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Koreans face deportation from Philippines: report

Seven Koreans operating English training centers in the Philippines are likely to be deported for violating local immigration law, according to local media reports.

The Seoul government has requested Manila for a humanitarian approach to the case, but observers say the Filipino authorities will adopt strict measures against to set an example.

According to the Ministry of Foreign Affairs and Trade, a total of 113 Korean minors and 14 adults were investigated by the Filipino authorities earlier this week.

The students ― elementary and middle schoolers ― have had their passports confiscated and are staying under a guardian’s custody while the adults are being detained at a compound. The local government is reportedly considering deporting seven adults.

According to the local media outlet Inquirer.net the children were caught on Jan. 7 while studying at an English language training center at the Fantasy World resort grounds in Lemery, Batangas, operated by the Koreans.

They did not have the special study permits which foreign minors must secure from the Filipino Bureau of Immigration before enrolling in any local schools. They are also accused of not paying for a waiver from the bureau issued to foreign minors entering the country without their parents.

The operators identified as Kim Hye-young, Jeon Myeong-sun, Lee Ji-yeoun, Bac Chang-tin, Kim Gie-sou and Moon I-ho will be deported while Lee Wang-ye, alleged to have been the main culprit, will have his permanent residency cancelled as well as being deported, the report said.

The ministry has dispatched a consul team to the compound and spoken with the detainees.

It later said that the Filipino government has agreed to give the passports back to the children and send them no later than the end of this month. Still, the adults will be under thorough investigation.

Another local broadcaster, ABS-CBN, reported that 70 children will be blacklisted and deported, but the Korean authorities refused to confirm the report.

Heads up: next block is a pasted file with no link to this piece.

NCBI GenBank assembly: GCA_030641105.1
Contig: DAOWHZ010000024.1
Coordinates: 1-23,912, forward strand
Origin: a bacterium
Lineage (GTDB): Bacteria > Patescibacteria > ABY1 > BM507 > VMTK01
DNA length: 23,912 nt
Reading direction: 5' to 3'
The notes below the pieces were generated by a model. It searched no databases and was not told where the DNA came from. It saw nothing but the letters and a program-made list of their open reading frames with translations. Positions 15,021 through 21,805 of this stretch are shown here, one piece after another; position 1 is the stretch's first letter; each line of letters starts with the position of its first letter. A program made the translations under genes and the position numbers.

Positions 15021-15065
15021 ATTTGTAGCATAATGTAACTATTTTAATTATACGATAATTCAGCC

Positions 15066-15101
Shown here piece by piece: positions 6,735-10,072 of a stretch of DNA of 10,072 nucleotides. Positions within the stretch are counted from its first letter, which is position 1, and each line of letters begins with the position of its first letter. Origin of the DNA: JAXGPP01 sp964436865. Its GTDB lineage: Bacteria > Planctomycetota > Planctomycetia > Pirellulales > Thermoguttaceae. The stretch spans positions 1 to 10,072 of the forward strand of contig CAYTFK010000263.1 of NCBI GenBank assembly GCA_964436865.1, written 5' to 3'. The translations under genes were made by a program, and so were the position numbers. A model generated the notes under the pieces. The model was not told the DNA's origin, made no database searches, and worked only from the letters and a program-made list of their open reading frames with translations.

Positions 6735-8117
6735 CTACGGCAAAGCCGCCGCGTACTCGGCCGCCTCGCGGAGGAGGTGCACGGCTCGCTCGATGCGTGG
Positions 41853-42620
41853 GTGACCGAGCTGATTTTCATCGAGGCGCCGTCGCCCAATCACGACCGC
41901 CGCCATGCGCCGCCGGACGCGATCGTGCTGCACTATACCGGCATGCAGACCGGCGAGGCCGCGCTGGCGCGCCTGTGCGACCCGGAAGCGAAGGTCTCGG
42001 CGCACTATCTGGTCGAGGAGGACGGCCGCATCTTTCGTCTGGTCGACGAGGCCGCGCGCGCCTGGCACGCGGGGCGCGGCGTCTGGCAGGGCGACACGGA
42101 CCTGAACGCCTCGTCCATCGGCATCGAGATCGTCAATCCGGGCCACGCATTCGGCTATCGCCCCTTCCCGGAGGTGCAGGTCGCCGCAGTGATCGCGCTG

Industry insiders said such detentions are nothing new in the Philippines since many English language centers operated by Koreans violate local laws to save money.

“While the students pay around 2 million won to 3 million won ($1,800-2,600) per program, the issuance of relevant permits costs around 150,000 won. Many operators choose to evade it. When they’re caught, common measures taken are fines or deportation,” an insider was quoted as saying by a Korean language newspaper here.

Observers said the case may be alarming to many Koreans running English training facilities in the Philippines.

“Because the cost of living and educational programs is cheaper than that of the U.S., Australia and others, many fly over to the Philippines to learn English. However, slack management of the courses has become a huge problem.

“Local Koreans assume more than 20 facilitations of this kind operate in Manila,” a Korean living in the Philippines capital was quoted as saying. “It seems that the investigation result will influence other people who could be caught through crackdowns of this kind in the future,” he added.

Some observers have asked parents to pay extra attention when selecting the training schools.

“Parents should meet the program organizers and study before they make up their minds,” Kim Byeong-jin, spokesman for English training agency, Tournara, was quoted as saying.

By Bae Ji-sook (baejisook@heraldcorp.com)
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